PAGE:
Launch Control Facility Lounge

Lounge Area - Launch Control Facility

LCF - Description Of The Outside

Once inside the perimeter fence, and before entering into the LCF itself, one will find a number of electrical and mechanical components necessary for the function and operation of the Launch Control Facility as a whole.

Usually located just inside the security fence, just to the right of the entry gate, was an above ground storage tank or tanks, used to provide fuel for the vehicles employed by the Air Force to service the LCF and the assigned 10 Minuteman missiles that make up the missile flight allocated to that specific Launch Control Facility.

The LCF also has a water well located within the perimeter fence, a UHF, Ultra High Frequency antenna, two HF, High Frequency antennas, one for transmitting, the second for receiving, as well as other electrical components, are all located inside the security perimeter fence.

Outside of the security fence sits a sewage lagoon necessary for the operation and function of the crew members at the LCF. An asphalt helicopter landing pad was also situated outside of the security perimeter fence. The landing pad made flying crews in and out of the LCF during stormy winter weather extremely helpful, as well as providing additional security effectiveness to both the Launch Control Facility, and the surrounding Launch Facilities, which house the Minuteman missiles.

LCF - Description Of The Inside

The main entrance into the LCF is located in one of the more prominent features of the Launch Control Facility, the security center. The entry door opens directly into the security control center, which is located toward the front corner of the LCF. The security office faces the front gate of the LCF, and the security center has a number of windows placed to allow the security police constant surveillance of the front gate and outer perimeter of the structure.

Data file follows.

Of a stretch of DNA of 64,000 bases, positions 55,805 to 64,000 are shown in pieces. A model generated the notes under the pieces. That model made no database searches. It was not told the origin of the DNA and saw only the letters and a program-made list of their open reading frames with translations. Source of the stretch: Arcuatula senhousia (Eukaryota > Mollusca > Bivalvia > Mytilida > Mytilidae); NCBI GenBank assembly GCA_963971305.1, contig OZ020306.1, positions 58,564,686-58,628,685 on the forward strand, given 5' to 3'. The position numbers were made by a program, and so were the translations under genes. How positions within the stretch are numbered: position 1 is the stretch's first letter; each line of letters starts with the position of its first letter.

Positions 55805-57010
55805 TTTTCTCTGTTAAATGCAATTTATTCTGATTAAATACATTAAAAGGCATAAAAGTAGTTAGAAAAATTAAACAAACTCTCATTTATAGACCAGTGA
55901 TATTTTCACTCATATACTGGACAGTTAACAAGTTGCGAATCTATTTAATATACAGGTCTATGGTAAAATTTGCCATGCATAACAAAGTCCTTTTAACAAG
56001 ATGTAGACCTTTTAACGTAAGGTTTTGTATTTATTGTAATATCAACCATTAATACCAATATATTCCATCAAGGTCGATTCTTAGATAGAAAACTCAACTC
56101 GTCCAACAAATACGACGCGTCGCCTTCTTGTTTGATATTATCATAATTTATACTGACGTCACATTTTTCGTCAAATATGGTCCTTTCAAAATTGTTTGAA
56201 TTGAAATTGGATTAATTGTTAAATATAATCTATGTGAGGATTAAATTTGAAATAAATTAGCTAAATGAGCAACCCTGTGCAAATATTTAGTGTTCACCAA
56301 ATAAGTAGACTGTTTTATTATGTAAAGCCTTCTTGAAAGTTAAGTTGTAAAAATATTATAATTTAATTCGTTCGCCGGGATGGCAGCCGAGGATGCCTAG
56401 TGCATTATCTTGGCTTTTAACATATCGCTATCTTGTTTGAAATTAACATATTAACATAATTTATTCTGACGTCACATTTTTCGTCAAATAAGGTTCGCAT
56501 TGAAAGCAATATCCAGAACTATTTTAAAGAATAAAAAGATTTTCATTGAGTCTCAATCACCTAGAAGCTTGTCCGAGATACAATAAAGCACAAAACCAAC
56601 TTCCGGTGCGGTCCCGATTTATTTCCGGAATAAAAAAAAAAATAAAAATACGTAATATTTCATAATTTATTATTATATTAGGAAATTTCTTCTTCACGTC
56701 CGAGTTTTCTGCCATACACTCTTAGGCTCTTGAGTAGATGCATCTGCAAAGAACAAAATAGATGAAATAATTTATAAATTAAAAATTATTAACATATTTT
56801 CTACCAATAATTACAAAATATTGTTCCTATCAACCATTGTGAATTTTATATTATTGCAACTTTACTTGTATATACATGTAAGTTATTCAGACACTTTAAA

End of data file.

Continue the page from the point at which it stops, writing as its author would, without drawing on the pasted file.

In one corner of the security office contains a storage cabinet, in which the security police had access to the weapons used in providing security to the LCF. Just beyond the security control center was the foyer that allowed entry to the elevator that goes down to the Launch Control Center.

At each Launch Control Facility a 6 person security force provides security for the LCF, as well as for the flight of 10 missiles that the LCF oversees. A security officer mans the security control center at all times. A facility manager oversees the overall responsibilities of the Air Force Airmen working on the site.

As pictured above the LCF has a lounge area - a day room that provides the men and women working at the LCF a place to watch TV, read, or to just relax once they are no longer on shift. There are bedrooms for the cook, as well as for the officers who man the Launch Control Center. The security men and women have their own bedrooms, and the facility manager has the luxury of having their own bedroom.

To view more photos of the interior of the LCF, click on the link below.